Muscling into high-speed food delivery: Google, uberEats, Amazon Prime Now, Postmates, Grub Hub, Yelp. None actually makes food … they’re middlemen connecting restaurants and customers … collecting fees and personal information about who orders what, when and from which restaurants … valuable additions to what they already know about you. In contrast, some startups are building commissaries in cheap rent locations. Panera’s building “food hubs” to handle deliveries without distracting regular shops from concentrating on customers. Starbucks added a delivery-only venue to just the Empire State Building. Domino’s is fielding an auto fleet with warming ovens.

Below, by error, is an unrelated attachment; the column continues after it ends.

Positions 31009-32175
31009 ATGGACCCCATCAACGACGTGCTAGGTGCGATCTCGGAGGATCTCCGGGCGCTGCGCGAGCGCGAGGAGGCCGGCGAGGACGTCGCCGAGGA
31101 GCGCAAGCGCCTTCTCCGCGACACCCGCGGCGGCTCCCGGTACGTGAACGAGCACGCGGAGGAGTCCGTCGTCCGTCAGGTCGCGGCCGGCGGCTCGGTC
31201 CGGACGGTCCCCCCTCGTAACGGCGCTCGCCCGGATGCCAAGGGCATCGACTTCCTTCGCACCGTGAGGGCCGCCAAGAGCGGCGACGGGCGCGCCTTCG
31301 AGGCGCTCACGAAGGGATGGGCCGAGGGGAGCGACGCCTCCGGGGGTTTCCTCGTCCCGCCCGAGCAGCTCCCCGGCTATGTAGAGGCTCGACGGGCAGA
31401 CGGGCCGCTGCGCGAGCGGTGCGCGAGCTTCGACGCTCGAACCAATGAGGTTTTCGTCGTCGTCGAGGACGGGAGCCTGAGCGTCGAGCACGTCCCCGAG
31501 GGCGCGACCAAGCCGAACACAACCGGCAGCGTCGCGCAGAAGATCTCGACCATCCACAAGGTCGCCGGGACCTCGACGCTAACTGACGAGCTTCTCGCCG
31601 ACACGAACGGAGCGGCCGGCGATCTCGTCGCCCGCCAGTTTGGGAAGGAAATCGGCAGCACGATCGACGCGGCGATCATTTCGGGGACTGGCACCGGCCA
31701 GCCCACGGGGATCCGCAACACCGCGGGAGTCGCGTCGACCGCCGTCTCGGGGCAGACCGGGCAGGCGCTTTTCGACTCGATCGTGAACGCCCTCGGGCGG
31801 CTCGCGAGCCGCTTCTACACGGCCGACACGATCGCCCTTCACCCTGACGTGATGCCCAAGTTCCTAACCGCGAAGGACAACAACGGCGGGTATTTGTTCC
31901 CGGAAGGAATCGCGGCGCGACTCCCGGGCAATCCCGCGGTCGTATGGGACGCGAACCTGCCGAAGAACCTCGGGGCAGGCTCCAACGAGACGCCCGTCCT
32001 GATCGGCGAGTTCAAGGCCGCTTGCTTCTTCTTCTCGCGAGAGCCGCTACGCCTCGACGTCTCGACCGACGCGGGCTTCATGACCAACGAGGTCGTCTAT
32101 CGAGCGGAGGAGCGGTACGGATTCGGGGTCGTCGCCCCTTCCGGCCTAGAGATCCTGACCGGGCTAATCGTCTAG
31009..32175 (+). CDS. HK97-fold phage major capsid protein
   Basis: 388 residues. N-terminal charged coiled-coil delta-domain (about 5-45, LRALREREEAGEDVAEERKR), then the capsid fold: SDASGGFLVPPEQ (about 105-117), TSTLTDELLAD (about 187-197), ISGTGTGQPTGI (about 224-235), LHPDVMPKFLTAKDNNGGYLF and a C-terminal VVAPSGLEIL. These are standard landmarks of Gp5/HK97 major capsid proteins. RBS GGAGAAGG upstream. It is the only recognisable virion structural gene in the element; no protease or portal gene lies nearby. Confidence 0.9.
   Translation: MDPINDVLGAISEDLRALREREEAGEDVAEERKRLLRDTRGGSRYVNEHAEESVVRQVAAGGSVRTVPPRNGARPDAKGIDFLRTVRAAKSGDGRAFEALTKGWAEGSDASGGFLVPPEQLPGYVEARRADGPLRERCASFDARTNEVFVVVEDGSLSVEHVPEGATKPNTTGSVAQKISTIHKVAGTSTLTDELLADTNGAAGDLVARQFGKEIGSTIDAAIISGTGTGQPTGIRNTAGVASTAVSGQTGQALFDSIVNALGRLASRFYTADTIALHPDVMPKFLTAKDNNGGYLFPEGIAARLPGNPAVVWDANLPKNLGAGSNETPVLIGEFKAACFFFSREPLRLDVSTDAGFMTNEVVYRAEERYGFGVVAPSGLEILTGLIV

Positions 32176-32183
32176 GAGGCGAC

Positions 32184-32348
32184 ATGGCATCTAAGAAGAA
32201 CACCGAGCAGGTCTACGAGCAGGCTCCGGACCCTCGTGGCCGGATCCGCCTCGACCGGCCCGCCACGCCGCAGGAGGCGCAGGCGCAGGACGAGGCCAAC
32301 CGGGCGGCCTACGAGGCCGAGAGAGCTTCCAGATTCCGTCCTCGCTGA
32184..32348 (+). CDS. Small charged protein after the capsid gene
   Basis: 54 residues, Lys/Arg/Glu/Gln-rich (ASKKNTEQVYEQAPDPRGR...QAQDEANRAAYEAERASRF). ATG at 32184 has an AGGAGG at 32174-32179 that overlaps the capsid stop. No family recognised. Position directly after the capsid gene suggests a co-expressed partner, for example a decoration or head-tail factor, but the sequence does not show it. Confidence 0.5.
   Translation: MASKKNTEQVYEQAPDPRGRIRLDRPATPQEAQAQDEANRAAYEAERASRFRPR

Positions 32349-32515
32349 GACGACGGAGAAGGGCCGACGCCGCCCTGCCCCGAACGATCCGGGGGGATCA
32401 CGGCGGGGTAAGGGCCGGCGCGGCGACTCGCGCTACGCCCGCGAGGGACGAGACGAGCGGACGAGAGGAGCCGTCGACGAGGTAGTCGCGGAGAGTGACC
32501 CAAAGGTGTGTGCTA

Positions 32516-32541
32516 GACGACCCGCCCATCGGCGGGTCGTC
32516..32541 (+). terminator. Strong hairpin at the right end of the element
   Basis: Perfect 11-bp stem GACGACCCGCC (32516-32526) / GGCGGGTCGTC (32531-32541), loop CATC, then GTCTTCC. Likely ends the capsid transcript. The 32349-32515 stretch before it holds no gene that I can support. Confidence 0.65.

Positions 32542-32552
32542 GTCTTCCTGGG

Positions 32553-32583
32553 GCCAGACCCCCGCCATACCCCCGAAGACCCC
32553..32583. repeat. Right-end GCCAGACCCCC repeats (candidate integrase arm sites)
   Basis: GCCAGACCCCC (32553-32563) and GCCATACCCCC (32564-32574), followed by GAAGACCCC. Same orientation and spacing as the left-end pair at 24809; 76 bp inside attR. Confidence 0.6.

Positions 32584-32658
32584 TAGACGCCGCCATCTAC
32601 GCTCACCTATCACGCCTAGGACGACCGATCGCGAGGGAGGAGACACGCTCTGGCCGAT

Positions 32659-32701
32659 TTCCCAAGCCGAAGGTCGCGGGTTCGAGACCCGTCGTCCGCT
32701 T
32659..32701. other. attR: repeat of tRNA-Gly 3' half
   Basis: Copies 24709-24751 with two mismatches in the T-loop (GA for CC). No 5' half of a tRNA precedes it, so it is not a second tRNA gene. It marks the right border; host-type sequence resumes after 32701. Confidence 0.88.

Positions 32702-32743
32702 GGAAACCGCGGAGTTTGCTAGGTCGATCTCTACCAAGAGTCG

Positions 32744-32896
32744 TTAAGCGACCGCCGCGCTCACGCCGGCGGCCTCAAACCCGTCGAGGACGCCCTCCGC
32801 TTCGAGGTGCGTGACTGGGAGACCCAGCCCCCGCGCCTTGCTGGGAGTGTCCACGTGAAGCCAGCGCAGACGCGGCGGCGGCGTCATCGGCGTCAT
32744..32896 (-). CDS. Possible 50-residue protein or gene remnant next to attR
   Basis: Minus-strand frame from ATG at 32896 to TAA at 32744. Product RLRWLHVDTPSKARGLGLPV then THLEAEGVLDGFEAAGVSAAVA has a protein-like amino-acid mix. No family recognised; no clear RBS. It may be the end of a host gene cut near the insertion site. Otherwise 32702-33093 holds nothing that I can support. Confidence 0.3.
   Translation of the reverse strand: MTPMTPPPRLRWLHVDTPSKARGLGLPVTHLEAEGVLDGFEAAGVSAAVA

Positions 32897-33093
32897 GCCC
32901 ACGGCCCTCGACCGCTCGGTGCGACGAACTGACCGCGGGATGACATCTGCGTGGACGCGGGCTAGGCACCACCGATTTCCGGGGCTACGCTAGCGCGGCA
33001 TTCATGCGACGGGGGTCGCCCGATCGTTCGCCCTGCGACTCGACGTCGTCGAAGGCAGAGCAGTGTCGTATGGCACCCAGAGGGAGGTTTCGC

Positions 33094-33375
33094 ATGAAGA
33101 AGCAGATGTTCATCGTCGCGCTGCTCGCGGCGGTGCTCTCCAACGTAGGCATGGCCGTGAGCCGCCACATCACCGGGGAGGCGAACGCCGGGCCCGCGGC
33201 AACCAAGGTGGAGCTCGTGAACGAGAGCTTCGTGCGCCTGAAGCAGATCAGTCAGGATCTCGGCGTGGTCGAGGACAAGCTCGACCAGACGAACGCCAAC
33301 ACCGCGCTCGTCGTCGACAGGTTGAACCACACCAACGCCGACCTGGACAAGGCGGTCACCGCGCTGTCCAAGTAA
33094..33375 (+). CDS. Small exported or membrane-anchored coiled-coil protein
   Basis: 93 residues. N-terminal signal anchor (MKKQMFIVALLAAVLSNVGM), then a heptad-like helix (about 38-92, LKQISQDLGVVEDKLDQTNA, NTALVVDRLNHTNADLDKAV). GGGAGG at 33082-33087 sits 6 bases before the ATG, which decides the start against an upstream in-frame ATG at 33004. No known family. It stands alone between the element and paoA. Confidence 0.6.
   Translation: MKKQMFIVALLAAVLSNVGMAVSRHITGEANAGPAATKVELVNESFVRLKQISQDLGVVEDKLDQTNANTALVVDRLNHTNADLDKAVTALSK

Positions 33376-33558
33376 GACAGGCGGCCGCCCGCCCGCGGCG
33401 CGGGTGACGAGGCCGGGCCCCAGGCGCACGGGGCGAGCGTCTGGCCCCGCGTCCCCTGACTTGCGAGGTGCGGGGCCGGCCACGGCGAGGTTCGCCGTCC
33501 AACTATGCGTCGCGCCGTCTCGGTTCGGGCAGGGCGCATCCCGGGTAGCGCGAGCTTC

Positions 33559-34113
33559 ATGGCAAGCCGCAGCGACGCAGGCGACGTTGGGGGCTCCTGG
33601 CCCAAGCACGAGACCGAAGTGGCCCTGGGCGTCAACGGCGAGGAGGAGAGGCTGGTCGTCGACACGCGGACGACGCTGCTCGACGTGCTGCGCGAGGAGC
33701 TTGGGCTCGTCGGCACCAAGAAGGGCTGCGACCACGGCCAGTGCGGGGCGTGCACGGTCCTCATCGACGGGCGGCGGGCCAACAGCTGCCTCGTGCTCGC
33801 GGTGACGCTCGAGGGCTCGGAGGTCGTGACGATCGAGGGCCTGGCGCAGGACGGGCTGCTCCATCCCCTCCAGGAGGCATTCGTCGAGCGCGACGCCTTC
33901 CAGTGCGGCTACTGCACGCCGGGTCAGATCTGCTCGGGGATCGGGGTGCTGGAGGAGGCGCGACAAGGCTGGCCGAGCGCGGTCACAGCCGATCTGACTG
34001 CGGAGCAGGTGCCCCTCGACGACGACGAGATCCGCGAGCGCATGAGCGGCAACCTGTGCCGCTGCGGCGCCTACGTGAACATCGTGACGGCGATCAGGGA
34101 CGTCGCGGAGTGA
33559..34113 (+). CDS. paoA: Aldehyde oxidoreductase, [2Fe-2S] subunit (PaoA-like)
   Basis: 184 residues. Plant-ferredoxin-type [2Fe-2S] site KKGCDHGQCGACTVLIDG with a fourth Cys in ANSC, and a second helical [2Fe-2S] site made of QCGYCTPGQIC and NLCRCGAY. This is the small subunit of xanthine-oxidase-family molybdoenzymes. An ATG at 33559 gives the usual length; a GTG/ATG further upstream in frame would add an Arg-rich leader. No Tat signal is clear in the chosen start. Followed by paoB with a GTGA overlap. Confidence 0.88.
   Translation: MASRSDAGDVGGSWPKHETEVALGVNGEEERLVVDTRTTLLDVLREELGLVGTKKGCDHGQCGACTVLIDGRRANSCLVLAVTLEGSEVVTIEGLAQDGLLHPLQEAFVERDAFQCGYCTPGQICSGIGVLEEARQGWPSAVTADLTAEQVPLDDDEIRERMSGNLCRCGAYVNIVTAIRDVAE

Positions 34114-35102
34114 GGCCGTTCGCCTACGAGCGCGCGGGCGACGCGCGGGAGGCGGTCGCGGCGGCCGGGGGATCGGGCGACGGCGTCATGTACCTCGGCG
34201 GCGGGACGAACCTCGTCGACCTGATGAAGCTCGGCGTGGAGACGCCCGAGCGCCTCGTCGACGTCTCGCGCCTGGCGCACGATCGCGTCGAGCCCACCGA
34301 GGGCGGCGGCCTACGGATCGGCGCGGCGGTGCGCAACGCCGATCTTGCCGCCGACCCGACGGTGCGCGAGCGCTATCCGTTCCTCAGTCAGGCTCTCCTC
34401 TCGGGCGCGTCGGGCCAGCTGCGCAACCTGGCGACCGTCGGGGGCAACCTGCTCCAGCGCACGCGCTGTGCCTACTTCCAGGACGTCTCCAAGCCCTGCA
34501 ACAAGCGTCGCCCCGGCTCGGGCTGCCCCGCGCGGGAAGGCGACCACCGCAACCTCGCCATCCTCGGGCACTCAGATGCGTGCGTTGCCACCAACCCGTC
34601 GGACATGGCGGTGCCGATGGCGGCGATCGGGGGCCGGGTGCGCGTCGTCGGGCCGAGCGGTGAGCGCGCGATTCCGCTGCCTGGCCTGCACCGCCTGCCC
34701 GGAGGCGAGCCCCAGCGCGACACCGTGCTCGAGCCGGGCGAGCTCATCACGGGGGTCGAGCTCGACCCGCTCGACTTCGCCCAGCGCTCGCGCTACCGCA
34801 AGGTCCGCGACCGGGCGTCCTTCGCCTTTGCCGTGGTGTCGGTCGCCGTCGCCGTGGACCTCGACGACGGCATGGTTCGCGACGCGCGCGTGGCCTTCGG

And Chipotle’s tinkering with a second assembly line so its stores can ramp up deliveries. Most fast-casual outfits … initially designed for consumer involvement in the assembly process … will have to wrestle with this delivery challenge.

They’re all racing to your door. uberEats gets a limited menu to your curb in ten minutes … by pre-loading food into drivers’ cars. Amazon’s Prime Now app gets entire menus delivered in an hour (39 minutes in Seattle). Postmates Pop app promises 15 minutes in San Fran.

It’s happening in supermarkets. Amazon Prime in certain New York zipcodes delivers groceries … and prepared meals … from supermarkets and gourmet shops in an hour for an extra $7.99. For two-hour service, delivery is free.